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A second edition was published this year.

PhD student topics

Right now I


'm looking for


PhD students

in the areas of text recognition for robots, and long-term (persistent) navigation for robots.
Contact me if you are interested.Why am I here

to work on any of the following questions (or related):

  • How can we split robot navigation functionality between a small/cheap local computer and a wireless network connection to a cloud computing resource? How do minimise the amount of data transmitted and handle latency?
  • How do we reduce the energy consumption of a robot vision system? Do we need to pay attention to all the pixels all the time, or can we somehow pay attention to the important stuff? Could we create the equivalent of an operating system, a vision operating system, that allocates "attention" according to the task at hand?
  • How should robots move to get the best view of what's interesting to them. Move to eliminate a specular reflection or to some obstacle out of the way?
  • How can robots reach for and pick up various shaped objects in a fast, graceful and natural way?
  • Visual simulators. If we create robots that see, how can we test their operation under all viewing conditions? What do we couple high fidelity virtual worlds to robot controllers, and how do we evaluate robot performance?

If you are thinking about applying you can find details about admission to QUT here. For:

  • Australian students there is no tuition fee, but you need a living allowing. You are eligible to apply for a scholarship, the Australian Postgraduate Award (APA). These are quite competitive, based on your GPA, but with extra points for research (eg. a Masters degree by research, and/or publication of a research paper).
  • Overseas students you need to pay a tuition fee (~AUD25k/year) and show you have a living allowance (~AUD25k/year). You can apply for a scholarship that would cover tuition as well a living allowance. These are limited in number and very competitive, based on your grades, but with extra points for research (eg. a Masters degree by research, and/or publication of a research paper).

My students


  • Will Chamberlain is working on middle for robotic vision systems
  • John Skinner is working on using photorealistic computer graphics to help create better vision systems
  • Fangyi Zhang is working on deep reinforcement learning for visual robot control
  • Dan Richards is working on ultra low light imaging for robotic navigation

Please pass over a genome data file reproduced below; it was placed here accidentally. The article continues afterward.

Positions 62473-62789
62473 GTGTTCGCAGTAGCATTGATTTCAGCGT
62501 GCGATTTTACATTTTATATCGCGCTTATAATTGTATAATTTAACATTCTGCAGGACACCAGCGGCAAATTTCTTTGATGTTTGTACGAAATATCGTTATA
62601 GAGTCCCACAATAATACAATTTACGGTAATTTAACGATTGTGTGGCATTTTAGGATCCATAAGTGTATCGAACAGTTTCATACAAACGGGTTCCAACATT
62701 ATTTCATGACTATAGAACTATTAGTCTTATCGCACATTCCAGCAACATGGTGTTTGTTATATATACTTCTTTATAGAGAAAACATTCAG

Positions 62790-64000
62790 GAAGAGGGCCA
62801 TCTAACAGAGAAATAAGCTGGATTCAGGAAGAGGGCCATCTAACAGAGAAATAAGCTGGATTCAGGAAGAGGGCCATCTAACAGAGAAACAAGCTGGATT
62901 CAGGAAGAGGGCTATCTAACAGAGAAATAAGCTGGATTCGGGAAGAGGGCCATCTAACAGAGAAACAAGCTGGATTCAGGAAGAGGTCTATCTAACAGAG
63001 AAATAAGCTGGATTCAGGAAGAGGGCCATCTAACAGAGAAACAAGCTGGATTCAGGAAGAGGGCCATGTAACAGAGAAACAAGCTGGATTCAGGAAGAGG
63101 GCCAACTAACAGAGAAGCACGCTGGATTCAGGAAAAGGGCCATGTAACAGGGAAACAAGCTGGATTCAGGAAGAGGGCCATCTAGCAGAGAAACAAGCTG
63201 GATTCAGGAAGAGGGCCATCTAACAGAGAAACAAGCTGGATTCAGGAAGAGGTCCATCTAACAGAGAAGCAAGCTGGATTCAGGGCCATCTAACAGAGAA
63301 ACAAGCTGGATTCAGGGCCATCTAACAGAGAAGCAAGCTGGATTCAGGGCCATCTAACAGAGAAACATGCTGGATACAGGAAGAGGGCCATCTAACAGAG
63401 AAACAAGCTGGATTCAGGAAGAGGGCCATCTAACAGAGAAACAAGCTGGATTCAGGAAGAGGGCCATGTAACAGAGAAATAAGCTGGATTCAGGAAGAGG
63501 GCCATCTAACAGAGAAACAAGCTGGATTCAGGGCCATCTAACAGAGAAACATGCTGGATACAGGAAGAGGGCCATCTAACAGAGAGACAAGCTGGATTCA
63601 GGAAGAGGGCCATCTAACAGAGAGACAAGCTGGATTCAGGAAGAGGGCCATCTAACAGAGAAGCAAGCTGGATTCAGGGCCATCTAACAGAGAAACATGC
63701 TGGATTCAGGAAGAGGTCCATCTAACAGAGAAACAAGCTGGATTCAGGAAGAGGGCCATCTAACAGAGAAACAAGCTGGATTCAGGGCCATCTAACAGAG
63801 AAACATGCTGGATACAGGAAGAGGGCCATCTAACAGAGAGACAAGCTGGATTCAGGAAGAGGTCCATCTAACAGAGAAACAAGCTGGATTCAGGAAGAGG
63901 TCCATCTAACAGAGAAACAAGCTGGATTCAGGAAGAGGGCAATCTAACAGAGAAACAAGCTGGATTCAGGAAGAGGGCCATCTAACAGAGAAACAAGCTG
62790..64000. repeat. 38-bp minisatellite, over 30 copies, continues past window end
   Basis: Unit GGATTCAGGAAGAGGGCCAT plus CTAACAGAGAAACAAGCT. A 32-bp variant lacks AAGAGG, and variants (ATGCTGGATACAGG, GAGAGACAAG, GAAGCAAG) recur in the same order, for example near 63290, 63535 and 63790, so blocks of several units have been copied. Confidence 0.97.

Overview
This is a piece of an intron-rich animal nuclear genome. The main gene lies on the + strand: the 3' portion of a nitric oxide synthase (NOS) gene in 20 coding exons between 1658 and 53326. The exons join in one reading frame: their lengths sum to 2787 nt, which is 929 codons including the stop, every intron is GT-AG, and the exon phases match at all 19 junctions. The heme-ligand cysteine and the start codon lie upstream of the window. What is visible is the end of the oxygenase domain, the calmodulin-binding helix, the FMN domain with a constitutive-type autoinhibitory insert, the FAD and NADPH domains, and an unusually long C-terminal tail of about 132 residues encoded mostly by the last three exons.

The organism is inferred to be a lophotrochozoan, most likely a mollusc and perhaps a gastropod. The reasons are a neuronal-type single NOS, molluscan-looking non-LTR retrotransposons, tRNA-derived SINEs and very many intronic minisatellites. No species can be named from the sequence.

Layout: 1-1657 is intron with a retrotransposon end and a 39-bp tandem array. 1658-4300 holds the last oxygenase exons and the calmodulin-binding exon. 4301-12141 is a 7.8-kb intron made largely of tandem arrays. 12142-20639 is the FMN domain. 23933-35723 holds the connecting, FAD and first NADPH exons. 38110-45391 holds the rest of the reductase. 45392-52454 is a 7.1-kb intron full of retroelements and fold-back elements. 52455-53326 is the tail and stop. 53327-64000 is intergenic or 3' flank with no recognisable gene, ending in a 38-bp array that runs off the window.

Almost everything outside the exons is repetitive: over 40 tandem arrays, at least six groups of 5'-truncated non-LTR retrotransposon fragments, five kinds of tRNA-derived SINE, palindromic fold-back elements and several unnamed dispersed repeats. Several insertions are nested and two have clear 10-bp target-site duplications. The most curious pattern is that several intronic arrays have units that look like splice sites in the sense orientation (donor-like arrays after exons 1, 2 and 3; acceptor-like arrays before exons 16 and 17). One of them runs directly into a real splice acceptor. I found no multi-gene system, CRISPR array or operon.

• Dorian Tsai is working on light field imaging for low-light imaging and specularity removal
  • Peter Kujala is working on ultra high speed hand-eye coordination

Past students and theses:

Erdos number


Image Added

My day job

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My book was published this yearin 2011, visit its website.

Looking for PhD students

Image AddedMy Erdos number is no more than 3. The paths that I know about are:
  • Erdos -> Mark Goldberg -> Seyit Camtepe -> me (QUT path)
  • Erdos -> Subbarao -> Vidyasagar -> (Spong|Hutchinson) -> me (Illinois path)
  • Erdos -> Noga Alon -> Erik Demain -> Daniela Rus -> me (MIT path)
  • Teaching EGB439
  • Developing more MOOCs for FutureLearn and participating in existing MOOCs
  • Launching the Robot Academy
  • Updating Robotics Toolbox and Machine Vision Toolbox for MATLAB
  • Mid-term review of the ARC Centre of Excellence for Robotic Vision


I post a bit on Google+.

Very occasional blog


What do I do?

I am interested in how robots can use the sense of vision to accomplish a broad range of tasks. These might range from recognizing places or text in the world to dynamic tasks. An example of a visual dynamic task is something like hand-eye coordination, and for a robot it might be visual control of flying or driving or manipulation of objects manipulation of objects or driving/piloting a mobile robot on land, air or underwater.

Why vision not GPS? GPS has limitations: there are lots of places it won't work and it only tells where the robot is, not the things the robot needs to deal with. We do all manner of complex tasks without GPS and coordinates using relative position determined by our eyes. Nature has invented the eye ten different times so it must be an effective sensor for doing a diverse range of tasks. Vision sensors and computing power are getting cheaper and cheaper. Now is the time to be doing vision for robotics!

Some specific topics of interest include:

  • The use of visual information for controlling robot motion, a technique known as visual servoing.